Relative relatives revisited – context is important

The post on relative relatives went down quite well, but hindsight is a wonderful thing and it seems now to me that I really should have made it more general. The thrust is of course one of context and while pretty much everyone has a grasp of this, it does seem to slip past some.

In short, something can be large, small, fast, slow or whatever in context, but no overall, or in a wider context. Compared to other spiders or insects, bird-eating spiders are big. However, this is contextual – compared to terrestrial vertebrates, they are pretty small. Thus, they can be described as both large *and* small. There is no contradiction, but there must be clarification. Small compared to vertebrates, big compared to spiders and insects. Some snails are much faster than others, but none are fast in the grand scheme of things.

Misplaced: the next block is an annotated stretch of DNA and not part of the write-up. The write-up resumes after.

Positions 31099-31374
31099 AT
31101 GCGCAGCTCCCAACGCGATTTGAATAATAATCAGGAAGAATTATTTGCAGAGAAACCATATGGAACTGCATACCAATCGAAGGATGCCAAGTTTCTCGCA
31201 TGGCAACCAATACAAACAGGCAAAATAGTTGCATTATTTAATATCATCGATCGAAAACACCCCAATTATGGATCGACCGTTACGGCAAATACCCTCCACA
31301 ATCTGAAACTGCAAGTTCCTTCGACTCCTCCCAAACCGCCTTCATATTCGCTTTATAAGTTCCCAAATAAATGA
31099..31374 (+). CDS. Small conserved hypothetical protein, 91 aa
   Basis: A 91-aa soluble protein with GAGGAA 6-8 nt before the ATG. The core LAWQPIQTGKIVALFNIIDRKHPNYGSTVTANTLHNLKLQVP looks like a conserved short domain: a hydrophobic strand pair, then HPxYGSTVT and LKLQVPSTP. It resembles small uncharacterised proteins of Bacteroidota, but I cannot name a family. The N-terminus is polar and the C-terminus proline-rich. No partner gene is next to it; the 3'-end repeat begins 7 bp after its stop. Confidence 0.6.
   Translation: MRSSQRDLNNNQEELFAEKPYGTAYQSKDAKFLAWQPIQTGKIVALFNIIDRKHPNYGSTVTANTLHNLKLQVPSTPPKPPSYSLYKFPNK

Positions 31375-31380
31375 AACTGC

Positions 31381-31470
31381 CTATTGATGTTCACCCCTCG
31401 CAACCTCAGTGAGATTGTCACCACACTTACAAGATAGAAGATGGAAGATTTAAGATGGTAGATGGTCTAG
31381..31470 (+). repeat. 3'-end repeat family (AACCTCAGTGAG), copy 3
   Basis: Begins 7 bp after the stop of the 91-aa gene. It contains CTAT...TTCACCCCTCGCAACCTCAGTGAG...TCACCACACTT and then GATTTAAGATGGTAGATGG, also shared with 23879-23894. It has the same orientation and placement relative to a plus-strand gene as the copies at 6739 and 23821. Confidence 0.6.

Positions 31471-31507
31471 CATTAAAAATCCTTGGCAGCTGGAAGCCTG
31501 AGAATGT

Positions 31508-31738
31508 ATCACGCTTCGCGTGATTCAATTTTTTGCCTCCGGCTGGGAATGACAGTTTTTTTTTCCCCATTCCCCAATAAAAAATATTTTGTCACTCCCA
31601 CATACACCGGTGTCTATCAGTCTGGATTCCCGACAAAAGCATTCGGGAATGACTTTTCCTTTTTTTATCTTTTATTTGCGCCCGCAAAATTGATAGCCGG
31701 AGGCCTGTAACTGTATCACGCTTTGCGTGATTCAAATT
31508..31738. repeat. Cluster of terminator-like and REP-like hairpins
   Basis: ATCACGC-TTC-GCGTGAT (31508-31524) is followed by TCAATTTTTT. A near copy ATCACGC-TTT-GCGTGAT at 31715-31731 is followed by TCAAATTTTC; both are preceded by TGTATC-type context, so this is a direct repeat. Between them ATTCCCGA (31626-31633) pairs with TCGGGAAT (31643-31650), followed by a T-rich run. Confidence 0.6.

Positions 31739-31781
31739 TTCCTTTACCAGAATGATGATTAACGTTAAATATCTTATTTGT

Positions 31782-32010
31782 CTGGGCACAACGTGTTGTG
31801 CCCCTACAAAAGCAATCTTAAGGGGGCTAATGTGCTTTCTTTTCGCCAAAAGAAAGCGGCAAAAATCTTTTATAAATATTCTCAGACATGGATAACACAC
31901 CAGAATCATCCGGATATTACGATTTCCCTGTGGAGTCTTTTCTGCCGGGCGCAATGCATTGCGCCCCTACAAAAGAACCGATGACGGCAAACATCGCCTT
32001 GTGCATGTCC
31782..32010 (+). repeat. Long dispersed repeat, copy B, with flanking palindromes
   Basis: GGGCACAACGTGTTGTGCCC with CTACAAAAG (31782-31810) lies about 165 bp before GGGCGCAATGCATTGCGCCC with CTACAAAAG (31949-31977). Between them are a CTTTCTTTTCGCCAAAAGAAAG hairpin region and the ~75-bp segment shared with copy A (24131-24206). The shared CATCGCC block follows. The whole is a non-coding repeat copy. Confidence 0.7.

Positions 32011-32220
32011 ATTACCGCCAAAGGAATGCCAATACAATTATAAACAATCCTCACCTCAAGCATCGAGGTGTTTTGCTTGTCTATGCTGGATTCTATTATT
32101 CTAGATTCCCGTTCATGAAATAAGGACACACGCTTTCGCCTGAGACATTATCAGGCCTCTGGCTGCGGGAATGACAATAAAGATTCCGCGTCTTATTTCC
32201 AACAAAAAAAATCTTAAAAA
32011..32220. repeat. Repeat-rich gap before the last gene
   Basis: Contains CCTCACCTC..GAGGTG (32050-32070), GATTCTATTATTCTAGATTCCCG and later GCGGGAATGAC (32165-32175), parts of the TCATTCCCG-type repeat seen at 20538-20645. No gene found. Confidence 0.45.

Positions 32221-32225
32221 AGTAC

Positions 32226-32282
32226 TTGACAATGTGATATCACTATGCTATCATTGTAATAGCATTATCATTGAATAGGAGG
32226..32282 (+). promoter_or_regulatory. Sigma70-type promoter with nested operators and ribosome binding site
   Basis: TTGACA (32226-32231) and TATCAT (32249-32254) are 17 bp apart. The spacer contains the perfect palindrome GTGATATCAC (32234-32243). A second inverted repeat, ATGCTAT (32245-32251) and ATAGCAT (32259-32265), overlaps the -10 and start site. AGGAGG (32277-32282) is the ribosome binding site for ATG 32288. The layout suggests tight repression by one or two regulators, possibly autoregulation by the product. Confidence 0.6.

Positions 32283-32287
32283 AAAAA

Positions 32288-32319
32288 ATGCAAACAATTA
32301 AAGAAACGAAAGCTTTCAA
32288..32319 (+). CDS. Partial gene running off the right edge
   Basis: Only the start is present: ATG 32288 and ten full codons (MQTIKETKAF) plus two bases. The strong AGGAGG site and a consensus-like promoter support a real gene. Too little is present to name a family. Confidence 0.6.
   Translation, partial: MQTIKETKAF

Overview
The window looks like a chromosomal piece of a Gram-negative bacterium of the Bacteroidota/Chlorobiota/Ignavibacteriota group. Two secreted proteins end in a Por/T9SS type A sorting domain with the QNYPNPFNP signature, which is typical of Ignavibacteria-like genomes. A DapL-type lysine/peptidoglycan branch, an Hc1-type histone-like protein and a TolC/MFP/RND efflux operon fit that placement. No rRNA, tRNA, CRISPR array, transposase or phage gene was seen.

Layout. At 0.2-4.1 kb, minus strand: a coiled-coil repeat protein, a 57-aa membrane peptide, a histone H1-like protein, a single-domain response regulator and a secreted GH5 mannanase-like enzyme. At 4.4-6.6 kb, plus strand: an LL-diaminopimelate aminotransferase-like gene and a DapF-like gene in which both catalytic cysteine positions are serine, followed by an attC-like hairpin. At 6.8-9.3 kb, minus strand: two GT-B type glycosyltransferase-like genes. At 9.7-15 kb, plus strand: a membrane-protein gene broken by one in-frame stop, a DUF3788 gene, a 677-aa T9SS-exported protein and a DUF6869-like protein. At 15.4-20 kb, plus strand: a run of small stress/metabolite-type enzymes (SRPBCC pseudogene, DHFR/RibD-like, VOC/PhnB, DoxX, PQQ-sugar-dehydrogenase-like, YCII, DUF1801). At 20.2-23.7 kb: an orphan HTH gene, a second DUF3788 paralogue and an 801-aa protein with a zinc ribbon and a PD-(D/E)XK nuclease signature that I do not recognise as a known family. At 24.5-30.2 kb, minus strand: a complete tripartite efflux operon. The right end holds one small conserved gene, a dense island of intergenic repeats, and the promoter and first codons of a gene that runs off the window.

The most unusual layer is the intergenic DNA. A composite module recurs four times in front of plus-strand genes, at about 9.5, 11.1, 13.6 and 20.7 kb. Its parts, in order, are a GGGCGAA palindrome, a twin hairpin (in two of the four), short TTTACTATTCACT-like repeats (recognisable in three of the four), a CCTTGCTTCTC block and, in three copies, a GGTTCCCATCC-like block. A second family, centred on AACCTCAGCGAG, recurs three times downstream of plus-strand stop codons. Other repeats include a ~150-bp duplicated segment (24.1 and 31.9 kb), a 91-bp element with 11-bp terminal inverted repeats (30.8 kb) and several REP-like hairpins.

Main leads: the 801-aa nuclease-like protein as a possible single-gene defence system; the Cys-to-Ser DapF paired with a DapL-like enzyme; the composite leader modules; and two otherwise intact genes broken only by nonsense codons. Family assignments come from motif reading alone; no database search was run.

Remember then to use context when using adjectives, and remember to check the context when reading them. It’s perfectly possible and accurate for something to be big and small and fast and slow and young and old and long and short all at the same time.


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